Publications & Reports

Role of faith-based and nongovernment organizations in the provision of obstetric services in 3 African countries.

Joshua Peter Vogel, Ana Pilar Betran, Mariana Widmer, Joao Paulo Souza, Ahmet Metin Gulmezoglu, Armando Seuc, Maria Regina Torloni, Tigest Ketsela Mengestu, Mario Merialdi
School of Population Health, Faculty of Medicine, Dentistry, and Health Sciences, University of Western Australia, Crawley, Australia. vogeljo@who.int

Abstract

OBJECTIVE: We sought to describe obstetric care capacity of nongovernment organization (NGO)-/faith-based organization (FBO)-run institutions compared to government-run institutions in 3 African countries using the World Health Organization Global Survey. We also compared delivery characteristics and outcomes. STUDY DESIGN: This is a descriptive analysis of the 22 NGO-/FBO-run institutions in Uganda, Kenya and Democratic Republic of Congo delivering 11,594 women, compared to 20 government-run institutions delivering 25,825 women in the same countries and period. RESULTS: Infrastructure, obstetric services, diagnostic facilities, and anesthesiology at NGO/FBO institutions were comparable to government institutions. Women delivering at NGO/FBO institutions had more antenatal care, antenatal complications, and cesarean delivery. NGO/FBO institutions had higher obstetrician attendance and lower rates of eclampsia, preterm birth, stillbirth, Apgar <7, and neonatal near miss. CONCLUSION: NGO/FBO institutions are comparable to government institutions in capacity to deliver obstetric care. NGO/FBOs have been found effective in providing delivery care in developing countries and should be appropriately recognized by stakeholders in their efforts to assist nations achieve international goals.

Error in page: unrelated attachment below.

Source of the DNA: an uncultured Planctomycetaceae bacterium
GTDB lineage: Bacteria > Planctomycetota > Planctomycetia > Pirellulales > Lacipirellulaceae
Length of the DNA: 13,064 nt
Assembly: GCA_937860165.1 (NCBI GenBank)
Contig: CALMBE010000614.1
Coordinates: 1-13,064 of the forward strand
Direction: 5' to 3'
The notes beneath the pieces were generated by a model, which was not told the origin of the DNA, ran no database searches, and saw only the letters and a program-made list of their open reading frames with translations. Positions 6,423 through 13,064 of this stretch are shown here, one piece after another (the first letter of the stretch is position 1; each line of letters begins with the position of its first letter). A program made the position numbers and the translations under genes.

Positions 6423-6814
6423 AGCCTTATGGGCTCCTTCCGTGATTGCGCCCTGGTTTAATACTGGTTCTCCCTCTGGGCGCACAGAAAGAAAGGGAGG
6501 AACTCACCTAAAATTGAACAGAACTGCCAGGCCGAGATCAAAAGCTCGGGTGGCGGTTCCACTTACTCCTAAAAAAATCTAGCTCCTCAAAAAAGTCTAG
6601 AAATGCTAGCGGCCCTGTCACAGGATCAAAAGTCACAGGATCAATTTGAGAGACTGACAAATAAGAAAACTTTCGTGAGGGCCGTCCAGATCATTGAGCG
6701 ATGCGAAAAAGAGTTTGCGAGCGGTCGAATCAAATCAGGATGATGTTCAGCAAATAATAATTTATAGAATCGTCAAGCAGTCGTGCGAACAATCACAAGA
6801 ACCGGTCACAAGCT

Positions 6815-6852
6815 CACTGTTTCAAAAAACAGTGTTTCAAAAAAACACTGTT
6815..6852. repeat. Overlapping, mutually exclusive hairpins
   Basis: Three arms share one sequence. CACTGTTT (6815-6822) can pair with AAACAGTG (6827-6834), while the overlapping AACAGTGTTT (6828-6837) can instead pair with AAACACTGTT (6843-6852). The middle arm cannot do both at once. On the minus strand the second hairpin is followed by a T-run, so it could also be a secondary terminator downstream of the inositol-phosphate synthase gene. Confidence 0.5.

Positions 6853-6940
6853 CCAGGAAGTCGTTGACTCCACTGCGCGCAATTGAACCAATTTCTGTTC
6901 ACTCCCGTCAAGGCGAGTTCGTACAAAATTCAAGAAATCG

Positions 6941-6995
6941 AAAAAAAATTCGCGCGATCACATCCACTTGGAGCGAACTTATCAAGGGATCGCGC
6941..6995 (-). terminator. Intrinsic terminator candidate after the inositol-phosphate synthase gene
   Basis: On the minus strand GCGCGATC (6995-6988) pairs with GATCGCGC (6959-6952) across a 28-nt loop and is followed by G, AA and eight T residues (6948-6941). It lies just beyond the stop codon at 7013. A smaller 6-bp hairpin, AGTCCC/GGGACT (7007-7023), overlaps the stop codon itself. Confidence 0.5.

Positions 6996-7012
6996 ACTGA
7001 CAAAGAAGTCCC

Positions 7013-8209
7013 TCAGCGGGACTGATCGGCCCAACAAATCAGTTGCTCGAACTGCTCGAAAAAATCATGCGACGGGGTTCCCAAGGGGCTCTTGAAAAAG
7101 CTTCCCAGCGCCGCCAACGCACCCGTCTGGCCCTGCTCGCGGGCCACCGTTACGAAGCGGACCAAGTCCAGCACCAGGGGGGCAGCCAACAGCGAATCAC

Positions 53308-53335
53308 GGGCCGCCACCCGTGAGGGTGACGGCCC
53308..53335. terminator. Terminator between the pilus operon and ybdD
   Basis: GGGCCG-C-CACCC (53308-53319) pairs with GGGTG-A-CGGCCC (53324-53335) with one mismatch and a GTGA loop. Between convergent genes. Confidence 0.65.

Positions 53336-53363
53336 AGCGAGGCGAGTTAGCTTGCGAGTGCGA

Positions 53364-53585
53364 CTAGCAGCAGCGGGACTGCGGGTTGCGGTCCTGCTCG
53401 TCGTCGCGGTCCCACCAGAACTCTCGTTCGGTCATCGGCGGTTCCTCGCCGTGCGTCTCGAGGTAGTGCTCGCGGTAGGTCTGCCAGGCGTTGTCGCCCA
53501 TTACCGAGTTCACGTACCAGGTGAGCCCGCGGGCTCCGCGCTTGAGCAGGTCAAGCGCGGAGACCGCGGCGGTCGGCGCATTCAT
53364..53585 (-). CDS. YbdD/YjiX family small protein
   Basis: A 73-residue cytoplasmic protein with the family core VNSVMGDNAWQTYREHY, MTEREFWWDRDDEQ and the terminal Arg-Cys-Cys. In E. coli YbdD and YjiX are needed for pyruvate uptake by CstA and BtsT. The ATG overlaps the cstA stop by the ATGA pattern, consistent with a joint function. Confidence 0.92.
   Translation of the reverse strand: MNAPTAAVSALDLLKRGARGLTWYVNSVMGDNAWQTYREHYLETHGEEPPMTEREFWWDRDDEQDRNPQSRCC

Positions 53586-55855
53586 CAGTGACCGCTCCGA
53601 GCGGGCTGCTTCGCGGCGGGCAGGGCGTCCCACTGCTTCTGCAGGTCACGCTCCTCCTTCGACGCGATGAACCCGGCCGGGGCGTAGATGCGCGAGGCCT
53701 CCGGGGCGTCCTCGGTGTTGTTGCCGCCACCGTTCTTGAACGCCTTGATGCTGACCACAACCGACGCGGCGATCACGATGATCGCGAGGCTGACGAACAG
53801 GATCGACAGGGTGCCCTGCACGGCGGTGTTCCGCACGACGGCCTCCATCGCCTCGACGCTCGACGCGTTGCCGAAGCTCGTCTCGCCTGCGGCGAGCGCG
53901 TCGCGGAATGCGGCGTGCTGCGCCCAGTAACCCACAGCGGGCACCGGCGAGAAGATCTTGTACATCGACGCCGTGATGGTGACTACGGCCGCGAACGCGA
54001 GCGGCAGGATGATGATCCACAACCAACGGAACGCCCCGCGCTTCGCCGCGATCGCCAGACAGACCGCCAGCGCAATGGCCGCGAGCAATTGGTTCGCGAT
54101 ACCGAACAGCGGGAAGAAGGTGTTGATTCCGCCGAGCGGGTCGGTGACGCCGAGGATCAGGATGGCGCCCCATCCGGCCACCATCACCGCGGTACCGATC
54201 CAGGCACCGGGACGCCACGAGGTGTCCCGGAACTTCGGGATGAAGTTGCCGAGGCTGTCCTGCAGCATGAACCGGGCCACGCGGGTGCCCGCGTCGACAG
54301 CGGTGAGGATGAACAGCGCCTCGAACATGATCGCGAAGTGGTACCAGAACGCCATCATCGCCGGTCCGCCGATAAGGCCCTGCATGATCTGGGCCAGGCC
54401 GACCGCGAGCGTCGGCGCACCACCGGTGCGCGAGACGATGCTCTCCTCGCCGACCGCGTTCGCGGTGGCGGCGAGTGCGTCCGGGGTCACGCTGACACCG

Publication

  • Journal: American Journal of Obstetrics and Gynecology
  • Published: 01/12/2012
  • Volume: 207
  • Issue: 6
  • Pagination: 495.e1-495.e7

Author